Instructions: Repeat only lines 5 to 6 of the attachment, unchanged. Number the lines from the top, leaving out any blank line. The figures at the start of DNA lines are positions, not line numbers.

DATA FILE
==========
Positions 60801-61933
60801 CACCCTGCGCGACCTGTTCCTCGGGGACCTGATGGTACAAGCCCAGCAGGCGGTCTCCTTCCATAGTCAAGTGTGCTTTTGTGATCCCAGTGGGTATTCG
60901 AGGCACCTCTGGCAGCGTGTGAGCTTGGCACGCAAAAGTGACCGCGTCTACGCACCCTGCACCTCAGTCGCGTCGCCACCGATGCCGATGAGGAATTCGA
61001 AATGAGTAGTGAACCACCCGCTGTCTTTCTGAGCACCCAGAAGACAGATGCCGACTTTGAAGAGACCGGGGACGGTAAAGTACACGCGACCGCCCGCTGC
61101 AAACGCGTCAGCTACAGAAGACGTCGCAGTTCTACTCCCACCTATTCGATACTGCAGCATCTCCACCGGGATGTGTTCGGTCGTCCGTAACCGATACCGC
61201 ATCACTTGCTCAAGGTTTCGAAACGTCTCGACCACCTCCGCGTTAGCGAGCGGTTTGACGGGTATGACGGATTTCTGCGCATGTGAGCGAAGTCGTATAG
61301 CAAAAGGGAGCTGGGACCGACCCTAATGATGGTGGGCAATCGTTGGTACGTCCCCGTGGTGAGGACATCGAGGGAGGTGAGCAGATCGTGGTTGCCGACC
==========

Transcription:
61101 AAACGCGTCAGCTACAGAAGACGTCGCAGTTCTACTCCCACCTATTCGATACTGCAGCATCTCCACCGGGATGTGTTCGGTCGTCCGTAACCGATACCGC
61201 ATCACTTGCTCAAGGTTTCGAAACGTCTCGACCACCTCCGCGTTAGCGAGCGGTTTGACGGGTATGACGGATTTCTGCGCATGTGAGCGAAGTCGTATAG